We make zonulin ourselves and doctors aren’t really sure why. A theory is that some things in mother’s milk need to be absorbed, so the zonulin act as an insurance policy to make sure they get inside our bodies, but that’s not conclusive. Our intestines are where we interact with the outside world. The tight junctions in our intestines are the tiny spaces in between the cells that allow particles to either enter our body or continue on their path to the toilet. If high amounts of zonulin get released, these tight junctions open and more particles are allowed in.
So Gluten Is Bad, But What About Gluten-free Grains?
Gluten is in wheat, rye and barley, and many times cross-contaminated into oats unless they’re labelled “gluten-free.” It’s not found naturally in oats, but the same trucks used to transport oats also transport wheat and gluten-containing foods. Also, the oat fields can be close to the wheat fields and cross contaminate. There are non-gluten grains like rice, quinoa and buckwheat that some individuals can handle. In the beginning of any healing diet, I recommend going completely grain-free because grains seem to cause the most distress on the gastrointestinal system. They’re also some of the least nutritious foods available. If we’re showing signs of ill-health on our face, it can be coming up because of ill health in our guts.
Going gluten free is an absolute must in my opinion. If you go grain-free, you’ll be avoiding gluten. If you don’t go completely grain free, it’s important to make sure that whatever grains you do buy are labelled “gluten free” to be sure they are tested. Even then, I still wouldn’t eat much of them on a regular basis.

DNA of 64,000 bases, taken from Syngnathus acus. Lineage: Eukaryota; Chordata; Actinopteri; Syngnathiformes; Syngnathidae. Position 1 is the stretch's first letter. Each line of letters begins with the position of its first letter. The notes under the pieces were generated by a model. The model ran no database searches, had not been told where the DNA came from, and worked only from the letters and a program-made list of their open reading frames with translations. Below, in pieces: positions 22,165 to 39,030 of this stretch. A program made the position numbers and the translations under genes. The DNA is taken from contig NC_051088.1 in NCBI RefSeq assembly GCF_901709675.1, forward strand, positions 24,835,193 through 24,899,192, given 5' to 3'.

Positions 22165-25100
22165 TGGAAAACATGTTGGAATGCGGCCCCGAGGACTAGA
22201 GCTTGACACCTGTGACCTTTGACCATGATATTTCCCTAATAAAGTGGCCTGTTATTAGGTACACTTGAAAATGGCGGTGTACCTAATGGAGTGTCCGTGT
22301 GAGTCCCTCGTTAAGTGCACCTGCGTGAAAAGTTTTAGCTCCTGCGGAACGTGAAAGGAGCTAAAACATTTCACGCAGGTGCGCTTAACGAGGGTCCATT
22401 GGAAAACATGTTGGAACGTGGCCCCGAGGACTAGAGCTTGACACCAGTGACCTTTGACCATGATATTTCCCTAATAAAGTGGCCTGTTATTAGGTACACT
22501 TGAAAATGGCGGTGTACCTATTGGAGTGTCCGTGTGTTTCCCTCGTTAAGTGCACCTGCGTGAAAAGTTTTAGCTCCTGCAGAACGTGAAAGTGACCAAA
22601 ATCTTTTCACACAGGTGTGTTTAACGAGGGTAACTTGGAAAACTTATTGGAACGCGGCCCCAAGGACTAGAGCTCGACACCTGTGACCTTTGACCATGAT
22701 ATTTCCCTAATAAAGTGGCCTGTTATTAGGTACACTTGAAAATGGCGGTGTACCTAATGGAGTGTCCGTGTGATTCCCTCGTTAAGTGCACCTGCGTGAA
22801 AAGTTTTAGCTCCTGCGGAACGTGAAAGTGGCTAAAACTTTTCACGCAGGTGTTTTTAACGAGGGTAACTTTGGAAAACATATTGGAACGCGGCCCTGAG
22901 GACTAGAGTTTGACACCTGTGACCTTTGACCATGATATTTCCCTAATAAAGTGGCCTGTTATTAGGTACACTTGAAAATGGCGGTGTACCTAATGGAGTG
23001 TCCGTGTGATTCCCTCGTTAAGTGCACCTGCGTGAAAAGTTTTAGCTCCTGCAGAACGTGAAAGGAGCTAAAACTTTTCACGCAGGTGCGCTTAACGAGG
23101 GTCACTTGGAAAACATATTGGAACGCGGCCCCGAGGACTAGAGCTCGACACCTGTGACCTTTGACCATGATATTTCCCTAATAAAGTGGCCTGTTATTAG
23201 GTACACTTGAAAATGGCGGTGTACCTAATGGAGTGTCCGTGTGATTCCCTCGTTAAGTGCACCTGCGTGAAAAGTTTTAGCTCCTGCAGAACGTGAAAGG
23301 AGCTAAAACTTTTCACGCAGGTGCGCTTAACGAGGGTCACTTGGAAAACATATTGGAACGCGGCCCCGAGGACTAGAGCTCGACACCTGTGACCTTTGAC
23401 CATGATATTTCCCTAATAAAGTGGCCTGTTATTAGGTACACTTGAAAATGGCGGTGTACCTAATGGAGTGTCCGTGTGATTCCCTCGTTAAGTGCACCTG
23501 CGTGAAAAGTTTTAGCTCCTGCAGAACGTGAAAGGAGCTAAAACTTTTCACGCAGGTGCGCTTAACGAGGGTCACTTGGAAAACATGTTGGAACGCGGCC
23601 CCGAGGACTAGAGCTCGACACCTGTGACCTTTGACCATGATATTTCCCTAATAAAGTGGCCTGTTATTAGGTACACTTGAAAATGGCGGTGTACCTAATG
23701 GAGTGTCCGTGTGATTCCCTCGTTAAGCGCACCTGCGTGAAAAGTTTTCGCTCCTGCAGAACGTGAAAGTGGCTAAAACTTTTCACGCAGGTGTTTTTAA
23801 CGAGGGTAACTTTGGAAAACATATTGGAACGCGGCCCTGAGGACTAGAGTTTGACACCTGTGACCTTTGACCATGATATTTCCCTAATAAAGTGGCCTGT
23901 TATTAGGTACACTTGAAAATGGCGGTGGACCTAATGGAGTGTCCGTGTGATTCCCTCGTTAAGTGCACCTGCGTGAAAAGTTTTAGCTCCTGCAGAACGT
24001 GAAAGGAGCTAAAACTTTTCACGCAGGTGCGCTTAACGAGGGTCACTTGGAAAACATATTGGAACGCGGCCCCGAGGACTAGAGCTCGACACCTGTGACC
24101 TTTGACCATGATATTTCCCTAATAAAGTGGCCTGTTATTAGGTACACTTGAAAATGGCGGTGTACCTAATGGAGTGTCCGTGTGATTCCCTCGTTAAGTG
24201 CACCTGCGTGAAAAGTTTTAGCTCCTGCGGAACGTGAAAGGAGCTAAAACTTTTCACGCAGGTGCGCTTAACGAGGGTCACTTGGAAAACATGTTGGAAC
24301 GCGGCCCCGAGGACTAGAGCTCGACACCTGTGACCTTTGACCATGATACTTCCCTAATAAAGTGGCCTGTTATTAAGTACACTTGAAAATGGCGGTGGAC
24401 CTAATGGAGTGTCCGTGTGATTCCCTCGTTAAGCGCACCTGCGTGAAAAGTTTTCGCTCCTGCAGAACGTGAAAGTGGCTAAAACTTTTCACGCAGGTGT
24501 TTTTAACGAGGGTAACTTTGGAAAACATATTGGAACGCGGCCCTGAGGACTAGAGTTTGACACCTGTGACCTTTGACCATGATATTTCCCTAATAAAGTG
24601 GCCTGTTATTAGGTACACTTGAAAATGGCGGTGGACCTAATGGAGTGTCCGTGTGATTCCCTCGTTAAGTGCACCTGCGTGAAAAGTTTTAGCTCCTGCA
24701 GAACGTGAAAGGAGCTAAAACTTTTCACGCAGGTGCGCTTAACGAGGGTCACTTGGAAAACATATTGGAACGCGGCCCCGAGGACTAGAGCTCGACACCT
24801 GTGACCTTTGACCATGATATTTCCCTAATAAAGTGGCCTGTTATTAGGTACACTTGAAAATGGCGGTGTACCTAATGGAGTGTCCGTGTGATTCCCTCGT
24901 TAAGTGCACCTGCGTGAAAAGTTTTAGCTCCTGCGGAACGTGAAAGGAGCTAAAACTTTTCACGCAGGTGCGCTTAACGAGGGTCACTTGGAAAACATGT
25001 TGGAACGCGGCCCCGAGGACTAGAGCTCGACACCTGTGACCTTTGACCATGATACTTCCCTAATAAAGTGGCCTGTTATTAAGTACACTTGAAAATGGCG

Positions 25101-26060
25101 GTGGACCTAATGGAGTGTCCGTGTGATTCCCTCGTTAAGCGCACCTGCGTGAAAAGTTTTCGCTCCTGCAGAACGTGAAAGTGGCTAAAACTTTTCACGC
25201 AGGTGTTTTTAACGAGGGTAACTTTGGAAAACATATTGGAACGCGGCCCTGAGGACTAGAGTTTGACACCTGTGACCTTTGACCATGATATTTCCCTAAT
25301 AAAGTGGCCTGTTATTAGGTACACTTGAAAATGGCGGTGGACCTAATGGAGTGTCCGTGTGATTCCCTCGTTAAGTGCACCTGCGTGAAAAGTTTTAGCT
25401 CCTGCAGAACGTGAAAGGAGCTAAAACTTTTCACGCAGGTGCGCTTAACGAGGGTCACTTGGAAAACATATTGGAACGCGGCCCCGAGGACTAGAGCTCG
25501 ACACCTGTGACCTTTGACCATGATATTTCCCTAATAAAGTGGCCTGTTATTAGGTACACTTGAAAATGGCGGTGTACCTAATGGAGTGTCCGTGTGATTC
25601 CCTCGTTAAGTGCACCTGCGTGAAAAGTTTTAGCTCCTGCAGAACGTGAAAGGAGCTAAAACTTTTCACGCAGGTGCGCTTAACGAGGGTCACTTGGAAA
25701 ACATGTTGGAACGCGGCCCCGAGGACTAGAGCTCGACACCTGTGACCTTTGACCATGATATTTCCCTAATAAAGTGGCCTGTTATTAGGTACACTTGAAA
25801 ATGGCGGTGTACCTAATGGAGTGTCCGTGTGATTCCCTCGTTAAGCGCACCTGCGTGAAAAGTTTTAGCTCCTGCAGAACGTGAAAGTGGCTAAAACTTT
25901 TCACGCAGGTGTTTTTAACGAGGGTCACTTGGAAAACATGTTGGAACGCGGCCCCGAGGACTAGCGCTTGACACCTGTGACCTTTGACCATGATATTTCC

There is so much more I want to say about gluten, but the only thing you need to know is that it causes damage to the intestinal lining and can allow unwanted material to slip through your gut into your bloodstream. The books Wheat Belly and its follow up Wheat Belly: Total Health by William Davis, M.D. are great resources to check out and learn even more about gluten. Grain Brain by Dr. Perlmutter also has some useful information about grains.
One other reason why staying away from the grains wheat, rye and barley can greatly improve your health is because they are also highly fermentable by the bacteria in your gut. A lot of new research is showing that foods high in things called FODMAPs can cause digestive distress. Grains, especially wheat, rye, and barley, contain both gluten and FODMAPs, so cutting them out will kill two birds with one stone essentially.
Grains and other foods, and their relationship to acne are discussed in detail in the book ClearSkin Nutrition. For now, what to know is that during the beginning phases of a healing diet, grains should be excluded. Later down the road (60-90 days after being grain free) properly prepared grains can be explored.